Luke Gibbons (Professor of Irish Literary and Cultural Studies, National University of Ireland, Maynooth) will discuss the affinities between vernacular modernism and folklore in Surrealism. Gibbons examines the links between Carrington’s Irish interests with the distinctive Mexican cast of her visual modernism, in relation to film and the ‘spectral’ in contemporary Irish culture.

What is Programme _?

Series 2 | Talks on Modern Art

What is Surrealism …? | Fiona Loughnane

Saturday 16 November, 12noon, the Lecture Room, IMMA

As part of the IMMA What is _? Programme, presenter Fiona Loughnane (writer, Lecturer, NCAD) gives an introduction on the history, theory and central figures of Surrealist art in the context of the exhibition.

Series 4 | Discussions on Theory

What is Psychoanalysis?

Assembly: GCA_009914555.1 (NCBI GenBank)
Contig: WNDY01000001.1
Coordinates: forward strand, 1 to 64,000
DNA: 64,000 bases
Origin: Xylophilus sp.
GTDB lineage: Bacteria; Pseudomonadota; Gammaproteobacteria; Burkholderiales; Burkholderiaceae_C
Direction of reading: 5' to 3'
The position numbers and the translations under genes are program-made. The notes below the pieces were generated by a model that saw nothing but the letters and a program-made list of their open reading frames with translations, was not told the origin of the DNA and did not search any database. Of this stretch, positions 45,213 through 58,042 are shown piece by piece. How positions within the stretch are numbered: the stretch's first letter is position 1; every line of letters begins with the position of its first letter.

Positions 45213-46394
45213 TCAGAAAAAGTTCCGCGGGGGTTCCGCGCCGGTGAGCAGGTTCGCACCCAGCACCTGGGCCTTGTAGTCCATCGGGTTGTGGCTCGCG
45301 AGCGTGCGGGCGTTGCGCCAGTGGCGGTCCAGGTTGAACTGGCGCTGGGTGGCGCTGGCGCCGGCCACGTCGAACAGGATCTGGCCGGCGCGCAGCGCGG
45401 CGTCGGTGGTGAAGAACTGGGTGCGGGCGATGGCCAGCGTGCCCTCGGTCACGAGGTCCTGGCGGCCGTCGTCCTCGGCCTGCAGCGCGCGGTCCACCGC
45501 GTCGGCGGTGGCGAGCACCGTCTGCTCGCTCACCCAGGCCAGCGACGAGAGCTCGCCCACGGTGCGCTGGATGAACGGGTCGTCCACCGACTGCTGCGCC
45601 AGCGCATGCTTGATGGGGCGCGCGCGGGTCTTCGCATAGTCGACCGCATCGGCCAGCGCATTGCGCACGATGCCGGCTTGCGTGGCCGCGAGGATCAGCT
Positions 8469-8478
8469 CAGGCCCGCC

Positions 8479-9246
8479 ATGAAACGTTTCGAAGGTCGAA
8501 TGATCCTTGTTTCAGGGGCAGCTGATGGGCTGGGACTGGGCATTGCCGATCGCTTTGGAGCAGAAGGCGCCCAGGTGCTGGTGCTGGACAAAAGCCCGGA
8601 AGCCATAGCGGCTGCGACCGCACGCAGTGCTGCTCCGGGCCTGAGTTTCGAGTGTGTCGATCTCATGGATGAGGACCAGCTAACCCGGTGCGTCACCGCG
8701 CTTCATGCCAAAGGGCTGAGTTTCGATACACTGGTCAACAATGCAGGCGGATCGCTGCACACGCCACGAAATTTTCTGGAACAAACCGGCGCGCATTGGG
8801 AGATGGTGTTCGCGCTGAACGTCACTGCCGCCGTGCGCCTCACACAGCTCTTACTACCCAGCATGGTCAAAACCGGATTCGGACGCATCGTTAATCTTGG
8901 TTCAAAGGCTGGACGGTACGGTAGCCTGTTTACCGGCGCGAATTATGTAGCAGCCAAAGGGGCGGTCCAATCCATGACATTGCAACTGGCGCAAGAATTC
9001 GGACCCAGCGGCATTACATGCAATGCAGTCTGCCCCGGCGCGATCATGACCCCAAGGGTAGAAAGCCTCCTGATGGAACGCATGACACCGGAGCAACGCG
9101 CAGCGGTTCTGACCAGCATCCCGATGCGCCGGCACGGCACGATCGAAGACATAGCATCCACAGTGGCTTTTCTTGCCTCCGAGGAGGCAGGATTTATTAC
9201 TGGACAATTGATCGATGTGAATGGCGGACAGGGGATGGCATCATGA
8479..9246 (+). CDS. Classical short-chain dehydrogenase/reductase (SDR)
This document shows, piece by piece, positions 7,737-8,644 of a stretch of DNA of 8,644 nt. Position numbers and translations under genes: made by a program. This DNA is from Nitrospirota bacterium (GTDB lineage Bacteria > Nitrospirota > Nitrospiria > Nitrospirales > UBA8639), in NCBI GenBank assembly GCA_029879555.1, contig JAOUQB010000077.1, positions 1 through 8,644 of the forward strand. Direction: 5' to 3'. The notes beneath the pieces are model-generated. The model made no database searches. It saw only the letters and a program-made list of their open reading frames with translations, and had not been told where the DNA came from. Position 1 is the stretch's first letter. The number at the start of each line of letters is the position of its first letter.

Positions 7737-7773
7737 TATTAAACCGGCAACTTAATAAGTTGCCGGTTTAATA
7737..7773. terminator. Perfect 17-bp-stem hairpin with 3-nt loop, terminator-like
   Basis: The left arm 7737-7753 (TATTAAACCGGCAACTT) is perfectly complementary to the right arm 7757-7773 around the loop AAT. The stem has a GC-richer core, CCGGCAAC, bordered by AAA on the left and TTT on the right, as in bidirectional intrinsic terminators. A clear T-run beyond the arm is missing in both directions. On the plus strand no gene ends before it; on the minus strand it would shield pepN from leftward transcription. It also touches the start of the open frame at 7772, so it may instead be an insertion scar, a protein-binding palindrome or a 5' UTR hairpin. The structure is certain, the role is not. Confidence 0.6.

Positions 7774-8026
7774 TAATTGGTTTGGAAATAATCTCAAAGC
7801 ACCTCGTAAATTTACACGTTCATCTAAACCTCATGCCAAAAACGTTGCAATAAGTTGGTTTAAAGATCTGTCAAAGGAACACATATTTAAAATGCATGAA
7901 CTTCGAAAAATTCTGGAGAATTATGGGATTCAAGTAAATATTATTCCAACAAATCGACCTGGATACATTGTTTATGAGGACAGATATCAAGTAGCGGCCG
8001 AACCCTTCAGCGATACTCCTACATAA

MA Art in the Contemporary World (NCAD) and IMMA

Saturday 18 January, 12noon, Lecture Room, IMMA

In collaboration with MA Art in the Contemporary World (NCAD), presenters Declan Long and Francis Halsall (Lecturers, AWC-NCAD) give an introduction on the theory of Psychoanalysis and its relationship to contemporary arts practice. This is followed by a panel discussion with selected speakers.

Booking is essential for all talks. For free tickets and a full programme of events please visit www.imma.ie/talksandlectures/ie

The exhibition is kindly supported by Brian Ranalow of H&K International; the American Friends of the Arts in Ireland; Gallery Wendi Norris, San Francisco; Noriega & Escobedo, Mexico, Roy & Mary Cullen Collection, Texas; and the Embassy of Mexico in Ireland.

The exhibition is supported by THE IRISH TIMES.

The Celtic Surrealist continues until 26 January 2014. Admission is free.

Image: Leonora Carrington: The Giantess (The Guardian of the Egg), 1947 circa, tempera on wood panel, 117 x 68 cm, Collection Miguel S. Escobedo, © Estate of Leonora Carrington / ARS
Wednesday 18 September 2013 – Sunday 26 January 2014
Royal Hospital, Kilmainham
Dublin 8
Telephone: +353 1 612 9900
Opening hours / start times:
Tuesday 11:30 - 17:30
Wednesday 11:30 - 17:30
Thursday 11:30 - 17:30
Friday 11:30 - 17:30
Saturday 10:00 - 17:30
Sunday 12:00 - 17:30
Admission / price: Free
Bank Holidays open 12:00 – 17:30.